Against a political backdrop that scrolls from scenes of McCarthyite hysteria, through the blooming of New Left radicalism in the 1960s, to the retrenchment of Reaganism and the post-9/11 era, Meeropol recounts how his thinking on his Rosenberg identity gradually shifted. In the late 1980s, on the verge of a total breakdown at the prospect of enduring a career as a stressed-out corporate lawyer, Meeropol is forced to go a step beyond simply acknowledging his parents’ name; this time he must choose whether to embrace the Rosenberg legacy as well.

Running parallel to Meeropol’s personal search for identity is his struggle to unravel that of his parents. For most of his life he had assumed they were totally innocent: just two more martyrs to the excesses of McCarthyism. As he carefully deconstructs his parents’ court case, though, he is able to reexamine the question of their guilt with judgment unclouded by the reflexive defensiveness of an orphaned child. Midway through the book Meeropol describes an exchange in which Dr. Henry Linschitz, a scientist connected with the part of the atomic project the Rosenbergs were alleged to have filched secrets from (and a Rosenberg supporter), makes a trenchant observation. “The question is not whether [your parents] were guilty,” Linschitz tells him. “The question is guilty of what.”

Were Julius and Ethel Rosenberg really guilty of conspiracy to steal crucial atomic secrets? The evidence on that count is astonishingly weak. But does weak evidence on that charge necessarily prove that the Rosenberg’s did not pass any secrets, or at least intend to? Not necessarily, Meeropol admits – they were Soviet sympathizers, after all, and did have access to some information the Soviets might have found useful. But with Julius and Ethel gone, and most of the other principals in the case either dead or silent, the whole truth will never be known. What is known (from FBI documents made available following FOIA lawsuits filed by Meeropol and others) is that the FBI and prosecutors in the case acted improperly by coaching and even extorting witnesses, and that the judge, Irving Kaufman, also acted improperly by meeting with the prosecutors ex parte during the trial.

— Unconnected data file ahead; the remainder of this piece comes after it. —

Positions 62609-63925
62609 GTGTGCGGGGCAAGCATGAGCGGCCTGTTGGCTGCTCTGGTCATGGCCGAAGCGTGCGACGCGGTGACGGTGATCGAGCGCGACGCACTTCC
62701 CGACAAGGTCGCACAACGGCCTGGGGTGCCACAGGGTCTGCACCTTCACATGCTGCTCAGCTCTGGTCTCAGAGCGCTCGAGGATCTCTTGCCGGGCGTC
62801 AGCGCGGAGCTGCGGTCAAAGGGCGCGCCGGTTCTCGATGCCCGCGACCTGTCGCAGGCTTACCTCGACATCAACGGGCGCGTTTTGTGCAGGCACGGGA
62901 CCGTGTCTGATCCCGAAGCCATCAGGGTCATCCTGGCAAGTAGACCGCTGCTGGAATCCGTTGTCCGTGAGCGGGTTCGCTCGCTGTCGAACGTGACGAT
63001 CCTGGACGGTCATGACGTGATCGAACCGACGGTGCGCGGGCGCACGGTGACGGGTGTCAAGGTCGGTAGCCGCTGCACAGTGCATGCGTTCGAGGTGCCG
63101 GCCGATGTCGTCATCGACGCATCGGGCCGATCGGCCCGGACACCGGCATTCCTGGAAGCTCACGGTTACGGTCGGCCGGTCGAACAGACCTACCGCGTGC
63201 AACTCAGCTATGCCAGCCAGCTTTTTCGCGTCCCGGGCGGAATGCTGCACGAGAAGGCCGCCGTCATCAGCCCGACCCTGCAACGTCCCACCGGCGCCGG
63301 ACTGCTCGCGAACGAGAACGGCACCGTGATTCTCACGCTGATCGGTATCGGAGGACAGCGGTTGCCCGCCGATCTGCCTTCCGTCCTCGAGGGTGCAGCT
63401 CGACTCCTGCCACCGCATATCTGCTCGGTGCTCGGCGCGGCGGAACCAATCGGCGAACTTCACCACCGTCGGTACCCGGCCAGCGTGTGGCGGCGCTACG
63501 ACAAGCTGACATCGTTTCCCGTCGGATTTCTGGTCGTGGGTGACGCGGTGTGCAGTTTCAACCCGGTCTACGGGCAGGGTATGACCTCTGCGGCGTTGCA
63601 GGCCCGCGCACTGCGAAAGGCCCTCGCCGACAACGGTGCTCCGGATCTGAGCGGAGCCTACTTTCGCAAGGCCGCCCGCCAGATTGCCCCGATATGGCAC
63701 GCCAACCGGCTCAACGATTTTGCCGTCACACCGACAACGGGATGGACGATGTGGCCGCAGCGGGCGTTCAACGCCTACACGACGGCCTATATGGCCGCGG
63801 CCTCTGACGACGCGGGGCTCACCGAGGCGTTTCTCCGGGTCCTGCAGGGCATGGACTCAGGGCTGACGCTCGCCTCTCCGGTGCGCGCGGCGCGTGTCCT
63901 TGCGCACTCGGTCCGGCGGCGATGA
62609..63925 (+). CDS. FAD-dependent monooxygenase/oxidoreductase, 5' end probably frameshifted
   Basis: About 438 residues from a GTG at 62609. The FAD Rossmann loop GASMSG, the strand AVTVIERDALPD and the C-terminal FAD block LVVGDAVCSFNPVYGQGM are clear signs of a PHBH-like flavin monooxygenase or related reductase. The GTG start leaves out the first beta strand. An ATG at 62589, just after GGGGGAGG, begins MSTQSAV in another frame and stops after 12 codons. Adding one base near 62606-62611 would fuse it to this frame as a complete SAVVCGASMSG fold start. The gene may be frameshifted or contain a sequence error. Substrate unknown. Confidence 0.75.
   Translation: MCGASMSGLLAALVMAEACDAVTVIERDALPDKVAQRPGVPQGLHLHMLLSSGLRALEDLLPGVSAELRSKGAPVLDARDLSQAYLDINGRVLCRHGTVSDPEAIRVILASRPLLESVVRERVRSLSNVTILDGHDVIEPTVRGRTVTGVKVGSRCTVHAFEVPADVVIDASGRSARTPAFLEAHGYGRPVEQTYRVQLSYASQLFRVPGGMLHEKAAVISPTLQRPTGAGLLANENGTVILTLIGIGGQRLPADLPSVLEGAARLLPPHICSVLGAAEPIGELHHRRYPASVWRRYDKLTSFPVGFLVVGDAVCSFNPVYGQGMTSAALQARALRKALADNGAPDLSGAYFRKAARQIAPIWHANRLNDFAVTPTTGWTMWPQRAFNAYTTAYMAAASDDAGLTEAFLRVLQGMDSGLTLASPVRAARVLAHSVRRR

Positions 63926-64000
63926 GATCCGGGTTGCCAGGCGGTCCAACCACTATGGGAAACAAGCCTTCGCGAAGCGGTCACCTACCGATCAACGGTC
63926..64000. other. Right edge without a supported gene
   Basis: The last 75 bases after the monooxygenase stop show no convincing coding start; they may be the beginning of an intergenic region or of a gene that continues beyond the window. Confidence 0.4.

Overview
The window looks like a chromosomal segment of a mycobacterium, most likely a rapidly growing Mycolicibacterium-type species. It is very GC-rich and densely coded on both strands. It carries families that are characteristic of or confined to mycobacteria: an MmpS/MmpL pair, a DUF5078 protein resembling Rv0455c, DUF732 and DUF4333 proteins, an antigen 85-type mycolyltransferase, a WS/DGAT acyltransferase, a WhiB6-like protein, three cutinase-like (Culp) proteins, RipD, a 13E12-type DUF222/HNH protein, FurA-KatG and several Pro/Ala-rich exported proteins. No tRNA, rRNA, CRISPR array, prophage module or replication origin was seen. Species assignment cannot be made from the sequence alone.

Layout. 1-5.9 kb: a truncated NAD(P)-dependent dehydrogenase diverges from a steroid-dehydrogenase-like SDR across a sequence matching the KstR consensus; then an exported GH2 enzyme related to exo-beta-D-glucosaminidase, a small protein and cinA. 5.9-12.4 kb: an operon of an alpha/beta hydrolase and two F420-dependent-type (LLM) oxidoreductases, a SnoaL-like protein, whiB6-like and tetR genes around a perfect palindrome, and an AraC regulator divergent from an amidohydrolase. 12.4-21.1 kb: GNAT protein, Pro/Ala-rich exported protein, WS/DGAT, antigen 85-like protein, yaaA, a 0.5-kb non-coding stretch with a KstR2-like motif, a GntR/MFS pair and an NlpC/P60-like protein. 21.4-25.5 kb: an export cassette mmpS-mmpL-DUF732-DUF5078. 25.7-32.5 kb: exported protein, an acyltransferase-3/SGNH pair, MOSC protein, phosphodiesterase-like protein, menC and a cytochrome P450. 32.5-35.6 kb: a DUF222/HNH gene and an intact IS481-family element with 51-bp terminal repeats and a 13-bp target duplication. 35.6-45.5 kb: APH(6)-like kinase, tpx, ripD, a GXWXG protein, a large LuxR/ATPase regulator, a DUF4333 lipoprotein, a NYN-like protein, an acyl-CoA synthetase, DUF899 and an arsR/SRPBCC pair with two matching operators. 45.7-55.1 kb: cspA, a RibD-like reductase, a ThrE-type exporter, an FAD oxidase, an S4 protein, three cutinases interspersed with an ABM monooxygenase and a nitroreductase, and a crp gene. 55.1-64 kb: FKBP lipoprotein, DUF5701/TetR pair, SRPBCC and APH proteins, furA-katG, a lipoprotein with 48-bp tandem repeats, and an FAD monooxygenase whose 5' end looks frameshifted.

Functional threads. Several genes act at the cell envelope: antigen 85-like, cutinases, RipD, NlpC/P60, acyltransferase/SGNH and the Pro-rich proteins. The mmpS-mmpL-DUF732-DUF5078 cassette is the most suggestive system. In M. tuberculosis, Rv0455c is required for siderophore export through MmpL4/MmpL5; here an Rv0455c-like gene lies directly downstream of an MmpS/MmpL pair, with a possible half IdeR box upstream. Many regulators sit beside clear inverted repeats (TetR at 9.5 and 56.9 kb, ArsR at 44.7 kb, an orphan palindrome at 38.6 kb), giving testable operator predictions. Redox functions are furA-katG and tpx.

In Execution’s final chapter, “Constructive Revenge,” Meeropol leaves aside the question of his parents’ guilt or innocence and summarizes his final transformation from wanting simply to avenge the deaths of his parents to wanting to leave a more positive legacy to them. He achieves that goal beautifully by founding the Rosenberg Fund for Children (, an organization that offers direct assistance to children who find themselves in circumstances similar to Robert’s own on that June day in 1953.

“Most of us have negative experiences in our lives that can have devastating impact,” he writes.

These events can defeat us, causing us to become passive and dead inside. We can strike back violently by attempting to retaliate by visiting the destruction we endured upon others. A third reaction turns the rage inward, allowing us to wallow in bitterness. I believe the most productive course is to harness that anger and use it to develop something positive. I call this fourth path “constructive revenge.”

An Execution in the Family offers a vivid refresher course on the Rosenberg case in particular, as well a useful examination on the larger question of political prisoners in the United States. History and politics aside, though, the piece is primarily a psychological autobiography, worthwhile not just for its exploration of why a young boy would step into the closet of anonymity in the first place, but for why he would eventually step back out again, into the light of day.